On 1/22/10, Jay Smith wrote:

> Alexandre's second point can be solved by a Wiki.  A Wiki would allow
> and encourage more people to become involved.
> However, I am ignorant of exactly what the input / output requirements
> of the "single-source effort" are exactly.  If possible, can somebody
> point me to a reference which describes how the documentation
> project/work itself is being done and what the inputs/outputs are and
> where they live?

IIRC wiki is offline now (that ism the potential documentation host
:-P), so I can't point you to the page.

We use DocBook/XML for storing original content in English and PO
files for storing translation. This is great for translating, because
you don't need to manually look for updated pages or watch them all
the time. You just see what messages in a PO file are marked as fuzzy
(changed) and edit them.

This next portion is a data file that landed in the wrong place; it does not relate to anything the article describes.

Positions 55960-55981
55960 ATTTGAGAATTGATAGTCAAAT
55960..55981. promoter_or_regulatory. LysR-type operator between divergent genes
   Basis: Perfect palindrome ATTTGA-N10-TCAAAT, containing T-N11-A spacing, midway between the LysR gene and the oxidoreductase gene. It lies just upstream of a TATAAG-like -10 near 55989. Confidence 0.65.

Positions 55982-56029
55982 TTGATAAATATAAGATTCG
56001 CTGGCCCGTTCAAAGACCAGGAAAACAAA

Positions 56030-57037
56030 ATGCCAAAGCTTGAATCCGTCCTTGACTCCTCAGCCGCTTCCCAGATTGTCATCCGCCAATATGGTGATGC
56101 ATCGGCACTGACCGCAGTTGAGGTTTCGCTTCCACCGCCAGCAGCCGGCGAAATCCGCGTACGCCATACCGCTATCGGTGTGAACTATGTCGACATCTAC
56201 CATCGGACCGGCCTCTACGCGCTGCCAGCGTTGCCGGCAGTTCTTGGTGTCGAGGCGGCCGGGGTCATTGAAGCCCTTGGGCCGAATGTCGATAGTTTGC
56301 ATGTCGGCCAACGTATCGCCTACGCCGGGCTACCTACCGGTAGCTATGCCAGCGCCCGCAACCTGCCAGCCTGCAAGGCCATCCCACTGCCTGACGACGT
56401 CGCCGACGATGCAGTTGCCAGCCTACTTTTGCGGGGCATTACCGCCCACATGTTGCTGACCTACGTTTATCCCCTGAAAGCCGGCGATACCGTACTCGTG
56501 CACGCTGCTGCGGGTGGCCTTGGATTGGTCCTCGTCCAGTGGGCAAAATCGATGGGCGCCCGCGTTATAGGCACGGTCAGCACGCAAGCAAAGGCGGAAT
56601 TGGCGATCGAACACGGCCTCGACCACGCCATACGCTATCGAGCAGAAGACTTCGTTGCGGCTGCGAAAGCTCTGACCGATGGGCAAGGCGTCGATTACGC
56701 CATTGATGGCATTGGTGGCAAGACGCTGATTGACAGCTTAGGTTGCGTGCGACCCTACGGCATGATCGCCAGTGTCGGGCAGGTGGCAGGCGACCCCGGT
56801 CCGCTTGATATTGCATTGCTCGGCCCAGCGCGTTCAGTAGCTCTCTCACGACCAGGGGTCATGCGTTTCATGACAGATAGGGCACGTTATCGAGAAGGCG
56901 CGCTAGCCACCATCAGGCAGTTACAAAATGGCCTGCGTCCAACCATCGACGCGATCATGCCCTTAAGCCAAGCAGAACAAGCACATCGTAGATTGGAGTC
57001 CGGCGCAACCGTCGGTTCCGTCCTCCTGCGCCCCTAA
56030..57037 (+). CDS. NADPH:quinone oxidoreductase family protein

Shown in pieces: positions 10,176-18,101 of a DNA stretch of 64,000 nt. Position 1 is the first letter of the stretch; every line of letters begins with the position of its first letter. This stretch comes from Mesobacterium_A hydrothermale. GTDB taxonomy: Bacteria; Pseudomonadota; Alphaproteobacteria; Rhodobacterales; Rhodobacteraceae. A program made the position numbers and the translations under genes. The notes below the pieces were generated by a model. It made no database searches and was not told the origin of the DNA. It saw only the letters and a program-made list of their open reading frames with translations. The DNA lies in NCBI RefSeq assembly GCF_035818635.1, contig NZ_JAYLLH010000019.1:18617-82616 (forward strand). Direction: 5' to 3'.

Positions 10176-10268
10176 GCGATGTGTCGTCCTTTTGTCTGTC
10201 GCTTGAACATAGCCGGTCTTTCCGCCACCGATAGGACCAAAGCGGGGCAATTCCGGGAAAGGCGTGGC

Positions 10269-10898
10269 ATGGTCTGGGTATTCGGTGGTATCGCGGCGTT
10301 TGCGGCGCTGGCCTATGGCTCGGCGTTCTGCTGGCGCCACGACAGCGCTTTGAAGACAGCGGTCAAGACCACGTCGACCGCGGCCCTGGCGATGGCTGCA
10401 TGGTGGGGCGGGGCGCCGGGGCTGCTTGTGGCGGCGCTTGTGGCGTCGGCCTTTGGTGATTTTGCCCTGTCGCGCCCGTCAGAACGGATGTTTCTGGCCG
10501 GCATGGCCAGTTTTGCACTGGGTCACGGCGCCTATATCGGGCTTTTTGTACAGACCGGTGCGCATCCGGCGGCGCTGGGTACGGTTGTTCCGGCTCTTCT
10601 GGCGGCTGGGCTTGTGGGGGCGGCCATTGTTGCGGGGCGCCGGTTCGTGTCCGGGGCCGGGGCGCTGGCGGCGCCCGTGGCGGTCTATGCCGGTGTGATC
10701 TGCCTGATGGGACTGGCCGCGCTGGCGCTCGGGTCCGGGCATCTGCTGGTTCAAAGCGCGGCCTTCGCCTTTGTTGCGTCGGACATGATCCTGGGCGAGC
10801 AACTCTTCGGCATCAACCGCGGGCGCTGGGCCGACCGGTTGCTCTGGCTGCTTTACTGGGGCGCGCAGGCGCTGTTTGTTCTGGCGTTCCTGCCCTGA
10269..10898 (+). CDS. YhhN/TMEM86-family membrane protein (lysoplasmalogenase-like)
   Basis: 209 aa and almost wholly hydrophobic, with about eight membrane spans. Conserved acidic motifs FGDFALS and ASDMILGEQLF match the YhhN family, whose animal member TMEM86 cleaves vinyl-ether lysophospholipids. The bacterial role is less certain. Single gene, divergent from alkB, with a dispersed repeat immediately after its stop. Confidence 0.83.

The workflow is:

Someone edits the original XML file. Translators run a command that
updates their translations (in PO files). Then they look at changes
(easy to do in any PO editor), apply changes and commit them to Git

As a side remark, I'm genuinely not impressed by wiki based
documentations. They are not exactly as manageable as I'd like them to
be. I'm judging by wiki.scribus.net for example.

FLOSS manuals is another example: we actually have a problem figuring
out who does what in the Inkscape manual, because despite of being
told to people silently edit something somewhere and never introduce
themselves or tell about their plans, so clashes are inevitable.

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